Shadow666 Tue 13-Mar-18 08:15:35

Sorry, I meant just say it’s against the nanny’s contract. It’s not fair to blame the nanny. Blaming the contract is easier. Just keep it short, you don’t need long explanations.

FrancisCrawford Tue 13-Mar-18 08:20:34

“No, I pay Nanny to look after my D.C./help me. So that won’t work.

Would you like the number of the agency we used?”

Put it this way, if you had bought an expensive bottle of champagne, how would you react if your friend asked you to give it to her, bcos she was doing a special meal?

CuriousaboutSamphire Tue 13-Mar-18 08:22:04

I think kalinka's cleaner analogy should work!

And yes, your friends are being CFs - what did they used to do, before you so kindly hired the Neighbourhood Mary Poppins!?

Penfold007 Tue 13-Mar-18 08:22:06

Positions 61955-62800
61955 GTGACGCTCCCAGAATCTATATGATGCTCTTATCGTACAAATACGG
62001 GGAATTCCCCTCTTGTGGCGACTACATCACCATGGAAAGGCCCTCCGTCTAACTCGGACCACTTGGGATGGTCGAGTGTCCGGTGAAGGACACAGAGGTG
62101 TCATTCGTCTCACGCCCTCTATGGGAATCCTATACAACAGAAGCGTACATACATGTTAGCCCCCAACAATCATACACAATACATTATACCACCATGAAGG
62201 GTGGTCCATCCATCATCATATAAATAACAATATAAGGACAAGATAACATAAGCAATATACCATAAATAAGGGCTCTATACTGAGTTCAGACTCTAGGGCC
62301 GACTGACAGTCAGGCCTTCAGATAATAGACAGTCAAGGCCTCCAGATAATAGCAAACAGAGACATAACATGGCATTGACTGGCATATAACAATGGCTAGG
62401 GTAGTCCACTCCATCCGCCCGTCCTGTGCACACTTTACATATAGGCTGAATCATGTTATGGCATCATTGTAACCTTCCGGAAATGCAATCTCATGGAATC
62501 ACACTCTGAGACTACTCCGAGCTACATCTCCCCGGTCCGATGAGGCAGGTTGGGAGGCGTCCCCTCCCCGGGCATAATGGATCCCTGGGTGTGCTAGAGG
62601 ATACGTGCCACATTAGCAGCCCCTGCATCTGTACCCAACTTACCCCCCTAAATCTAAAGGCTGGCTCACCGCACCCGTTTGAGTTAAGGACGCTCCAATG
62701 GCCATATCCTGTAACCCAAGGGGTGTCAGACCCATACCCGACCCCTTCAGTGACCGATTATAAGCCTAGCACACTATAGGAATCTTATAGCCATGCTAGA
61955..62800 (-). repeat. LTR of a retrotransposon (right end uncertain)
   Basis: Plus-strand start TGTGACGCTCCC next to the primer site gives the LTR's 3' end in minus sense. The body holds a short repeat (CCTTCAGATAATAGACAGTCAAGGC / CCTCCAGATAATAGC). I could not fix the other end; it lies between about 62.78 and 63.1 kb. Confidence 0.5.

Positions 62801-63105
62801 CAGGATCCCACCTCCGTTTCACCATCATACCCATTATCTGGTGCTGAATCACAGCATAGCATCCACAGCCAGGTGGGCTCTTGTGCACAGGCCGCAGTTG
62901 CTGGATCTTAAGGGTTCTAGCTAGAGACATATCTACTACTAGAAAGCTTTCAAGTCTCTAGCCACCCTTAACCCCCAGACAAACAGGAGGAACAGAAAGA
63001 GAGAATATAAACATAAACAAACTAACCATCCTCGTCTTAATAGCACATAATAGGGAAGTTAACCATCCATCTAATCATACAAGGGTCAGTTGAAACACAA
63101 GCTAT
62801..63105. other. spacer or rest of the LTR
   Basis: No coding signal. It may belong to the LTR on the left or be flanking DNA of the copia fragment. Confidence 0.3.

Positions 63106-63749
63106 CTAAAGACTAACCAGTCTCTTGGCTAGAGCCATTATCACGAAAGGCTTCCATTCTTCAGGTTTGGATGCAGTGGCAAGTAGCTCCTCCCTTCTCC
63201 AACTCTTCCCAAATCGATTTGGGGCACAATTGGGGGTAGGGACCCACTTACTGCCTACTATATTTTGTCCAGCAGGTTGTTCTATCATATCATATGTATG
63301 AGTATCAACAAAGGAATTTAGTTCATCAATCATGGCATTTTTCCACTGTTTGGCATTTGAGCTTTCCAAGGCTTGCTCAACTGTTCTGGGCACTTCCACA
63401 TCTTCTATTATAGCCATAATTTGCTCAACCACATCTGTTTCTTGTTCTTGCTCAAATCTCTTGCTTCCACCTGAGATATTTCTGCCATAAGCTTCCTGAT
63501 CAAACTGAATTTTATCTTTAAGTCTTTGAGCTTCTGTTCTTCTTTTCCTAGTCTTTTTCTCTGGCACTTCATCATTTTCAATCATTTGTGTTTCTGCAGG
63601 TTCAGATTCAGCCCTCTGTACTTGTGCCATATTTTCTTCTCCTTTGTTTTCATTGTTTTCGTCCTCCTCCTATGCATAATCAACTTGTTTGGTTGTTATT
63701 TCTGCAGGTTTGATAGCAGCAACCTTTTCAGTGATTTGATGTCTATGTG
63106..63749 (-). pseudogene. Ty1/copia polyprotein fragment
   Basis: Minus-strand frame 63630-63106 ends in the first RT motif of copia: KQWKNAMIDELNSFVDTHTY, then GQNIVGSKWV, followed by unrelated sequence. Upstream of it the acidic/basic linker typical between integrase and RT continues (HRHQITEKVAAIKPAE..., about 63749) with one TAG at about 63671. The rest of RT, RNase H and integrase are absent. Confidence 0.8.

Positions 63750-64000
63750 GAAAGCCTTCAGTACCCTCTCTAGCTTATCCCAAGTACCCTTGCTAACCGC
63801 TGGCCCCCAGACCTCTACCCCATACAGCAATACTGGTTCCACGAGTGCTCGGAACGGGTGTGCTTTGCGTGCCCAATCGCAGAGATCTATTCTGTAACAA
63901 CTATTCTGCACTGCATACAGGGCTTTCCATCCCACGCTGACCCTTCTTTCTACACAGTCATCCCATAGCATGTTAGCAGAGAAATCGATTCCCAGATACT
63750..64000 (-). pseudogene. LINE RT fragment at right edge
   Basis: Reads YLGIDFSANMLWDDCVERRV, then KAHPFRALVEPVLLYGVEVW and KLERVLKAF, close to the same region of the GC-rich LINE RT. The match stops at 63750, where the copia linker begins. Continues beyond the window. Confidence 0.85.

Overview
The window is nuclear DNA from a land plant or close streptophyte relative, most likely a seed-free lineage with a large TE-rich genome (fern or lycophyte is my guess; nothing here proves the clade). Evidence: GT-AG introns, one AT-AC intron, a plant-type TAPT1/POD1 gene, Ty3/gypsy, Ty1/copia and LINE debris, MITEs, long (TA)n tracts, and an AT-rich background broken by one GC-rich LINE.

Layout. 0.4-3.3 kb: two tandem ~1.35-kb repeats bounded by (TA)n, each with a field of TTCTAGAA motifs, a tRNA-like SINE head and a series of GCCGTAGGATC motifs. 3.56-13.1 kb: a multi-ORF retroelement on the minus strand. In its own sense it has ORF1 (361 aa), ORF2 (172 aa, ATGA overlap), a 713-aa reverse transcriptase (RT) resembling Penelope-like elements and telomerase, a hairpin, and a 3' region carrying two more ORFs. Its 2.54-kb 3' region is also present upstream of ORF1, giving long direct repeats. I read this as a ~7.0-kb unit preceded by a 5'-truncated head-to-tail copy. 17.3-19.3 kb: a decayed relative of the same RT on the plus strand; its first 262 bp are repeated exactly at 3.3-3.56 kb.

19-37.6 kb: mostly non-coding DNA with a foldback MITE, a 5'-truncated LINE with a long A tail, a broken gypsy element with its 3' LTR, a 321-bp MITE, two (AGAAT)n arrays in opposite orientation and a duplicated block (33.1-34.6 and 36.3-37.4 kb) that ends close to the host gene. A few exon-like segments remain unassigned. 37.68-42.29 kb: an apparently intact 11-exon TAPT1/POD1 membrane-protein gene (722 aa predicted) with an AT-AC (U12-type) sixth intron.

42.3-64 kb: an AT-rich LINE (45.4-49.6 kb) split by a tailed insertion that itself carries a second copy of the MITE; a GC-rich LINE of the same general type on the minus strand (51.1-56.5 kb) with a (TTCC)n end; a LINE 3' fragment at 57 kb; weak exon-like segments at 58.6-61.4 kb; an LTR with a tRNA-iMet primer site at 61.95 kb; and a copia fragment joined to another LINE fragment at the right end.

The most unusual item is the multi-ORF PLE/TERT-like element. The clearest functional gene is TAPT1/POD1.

The nanny won't remain in your employment if you don't nip the CF behaviour in the bud.

bastardkitty Tue 13-Mar-18 08:25:39

'The number of requests for our nanny to help out with other people's childcare means that we are no longer able to help out anyone else and she will only be looking after my/our children. This applies to everyone so please don't ask me to make an exception. The agency number is....'

GU24Mum Tue 13-Mar-18 08:26:10

I definitely wouldn't give out the nanny's phone number or suggest your friends make a side arrangement with her - that could very quickly go badly wrong!

I'd do what a PP has said (if you want to offer something) and say that your DD is at home as she's ill but that if your friend is very stuck, you could go over for part of the day. That makes it clear that your nanny is not a shareable commodity.

As these sound like good friends, I wouldn't give them anything which could be taken as a chippy response but equally I wouldn't offer reasons (unless perhaps that you are not comfortable offering to lend the nanny).